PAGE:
Guests exploring Heritage Hills during its annual Historic Home and Garden Tour this weekend may not realize it, but they are getting an education.
“People get to see what a historic home looks like and learn about the objects in the home,” said Suzette Hatfield, president of the Heritage Hills Associate Board. It also gives people a chance to learn more about Heritage Hills and the preservation there, she said.
The event is the centerpiece of the board's education efforts, which also include three general meetings a year bringing in experts to share their knowledge.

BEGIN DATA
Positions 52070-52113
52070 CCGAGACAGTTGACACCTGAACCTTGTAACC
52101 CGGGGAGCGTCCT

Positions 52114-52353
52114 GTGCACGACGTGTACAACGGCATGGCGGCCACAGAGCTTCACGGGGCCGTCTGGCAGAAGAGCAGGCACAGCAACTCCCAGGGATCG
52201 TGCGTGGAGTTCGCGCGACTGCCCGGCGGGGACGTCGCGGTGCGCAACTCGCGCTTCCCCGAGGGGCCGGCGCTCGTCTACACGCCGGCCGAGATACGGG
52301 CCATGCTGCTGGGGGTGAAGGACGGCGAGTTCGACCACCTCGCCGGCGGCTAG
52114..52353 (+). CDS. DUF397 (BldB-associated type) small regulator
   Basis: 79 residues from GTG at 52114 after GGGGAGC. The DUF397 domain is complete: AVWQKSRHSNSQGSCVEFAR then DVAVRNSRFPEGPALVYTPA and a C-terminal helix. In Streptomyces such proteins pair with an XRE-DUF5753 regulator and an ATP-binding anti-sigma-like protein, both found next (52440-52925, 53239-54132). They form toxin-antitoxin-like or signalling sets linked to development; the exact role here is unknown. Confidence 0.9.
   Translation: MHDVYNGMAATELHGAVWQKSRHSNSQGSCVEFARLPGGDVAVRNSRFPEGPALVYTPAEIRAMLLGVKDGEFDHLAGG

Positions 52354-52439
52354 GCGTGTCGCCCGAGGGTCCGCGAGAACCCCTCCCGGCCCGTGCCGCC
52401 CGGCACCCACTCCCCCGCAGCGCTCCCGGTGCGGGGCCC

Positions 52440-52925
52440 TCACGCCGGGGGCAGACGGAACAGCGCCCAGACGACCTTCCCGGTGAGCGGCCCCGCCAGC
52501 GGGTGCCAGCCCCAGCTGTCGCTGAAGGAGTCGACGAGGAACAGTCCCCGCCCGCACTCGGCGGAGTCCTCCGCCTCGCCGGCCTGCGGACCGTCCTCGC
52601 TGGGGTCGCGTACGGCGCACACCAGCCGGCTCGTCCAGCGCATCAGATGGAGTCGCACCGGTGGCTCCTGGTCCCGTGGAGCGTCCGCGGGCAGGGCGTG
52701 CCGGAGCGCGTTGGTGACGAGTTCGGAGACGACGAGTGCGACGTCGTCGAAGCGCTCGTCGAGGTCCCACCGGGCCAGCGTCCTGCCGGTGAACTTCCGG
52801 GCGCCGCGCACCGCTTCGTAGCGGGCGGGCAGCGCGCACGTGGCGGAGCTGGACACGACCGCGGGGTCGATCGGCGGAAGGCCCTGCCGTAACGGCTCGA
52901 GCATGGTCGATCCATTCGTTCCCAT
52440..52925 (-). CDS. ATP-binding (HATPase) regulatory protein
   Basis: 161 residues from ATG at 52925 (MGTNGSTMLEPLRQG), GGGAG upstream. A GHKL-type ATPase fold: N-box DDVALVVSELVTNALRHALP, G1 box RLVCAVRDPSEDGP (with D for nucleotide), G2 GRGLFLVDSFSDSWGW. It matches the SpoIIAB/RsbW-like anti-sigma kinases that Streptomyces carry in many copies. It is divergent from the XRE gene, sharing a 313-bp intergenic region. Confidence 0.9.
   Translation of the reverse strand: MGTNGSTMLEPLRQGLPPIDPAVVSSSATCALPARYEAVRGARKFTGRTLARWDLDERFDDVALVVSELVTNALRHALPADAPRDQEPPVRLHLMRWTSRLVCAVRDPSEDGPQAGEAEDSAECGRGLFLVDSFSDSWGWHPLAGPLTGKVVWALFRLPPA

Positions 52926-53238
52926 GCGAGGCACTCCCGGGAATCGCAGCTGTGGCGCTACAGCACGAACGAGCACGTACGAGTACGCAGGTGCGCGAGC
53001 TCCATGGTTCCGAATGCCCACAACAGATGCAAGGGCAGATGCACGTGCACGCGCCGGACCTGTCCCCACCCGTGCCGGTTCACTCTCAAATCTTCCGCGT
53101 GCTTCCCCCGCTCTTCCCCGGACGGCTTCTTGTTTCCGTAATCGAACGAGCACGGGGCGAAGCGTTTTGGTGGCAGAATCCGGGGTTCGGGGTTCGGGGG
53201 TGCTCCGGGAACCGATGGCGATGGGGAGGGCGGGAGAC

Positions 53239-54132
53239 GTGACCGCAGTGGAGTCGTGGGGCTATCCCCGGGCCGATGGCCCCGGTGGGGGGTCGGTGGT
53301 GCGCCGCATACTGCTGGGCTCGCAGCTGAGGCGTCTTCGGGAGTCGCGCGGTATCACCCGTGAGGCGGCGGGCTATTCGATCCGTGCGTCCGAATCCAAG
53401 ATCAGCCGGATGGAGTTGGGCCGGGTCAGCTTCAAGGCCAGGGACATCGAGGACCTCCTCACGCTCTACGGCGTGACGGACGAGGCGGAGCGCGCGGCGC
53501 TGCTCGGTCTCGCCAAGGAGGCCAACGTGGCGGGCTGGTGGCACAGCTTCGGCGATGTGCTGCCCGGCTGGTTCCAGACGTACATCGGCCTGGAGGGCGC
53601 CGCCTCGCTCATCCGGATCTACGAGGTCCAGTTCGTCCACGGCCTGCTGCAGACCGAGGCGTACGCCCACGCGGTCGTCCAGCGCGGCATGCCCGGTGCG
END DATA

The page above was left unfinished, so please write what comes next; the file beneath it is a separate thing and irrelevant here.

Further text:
The 46th annual tour wraps up Sunday.
Rich history told
The neighborhood traces its history back to the early 1900s when city and state leaders built their stately homes amid what had been remote farmland. Most of the area was fully developed by 1925, and it was home to the city's elite for decades. But Heritage Hills felt the effects as nearby downtown fell into neglect, and encroaching businesses began to nibble at its edges.
But when Mayor George Shirk came into office in 1964, he made preservation a priority, creating the state's Historic Preservation Commission and instituting on-the-ground efforts to save the city's oldest structures.
Heritage Hills became the state's first Historic Preservation District in 1969 when three downtown neighborhoods joined forces. Residents formed Historic Preservation, Inc. to direct preservation efforts in Heritage Hills. HPI works with historic neighborhoods as well, especially neighboring East Heritage Hills and Mesta Park, Hatfield said.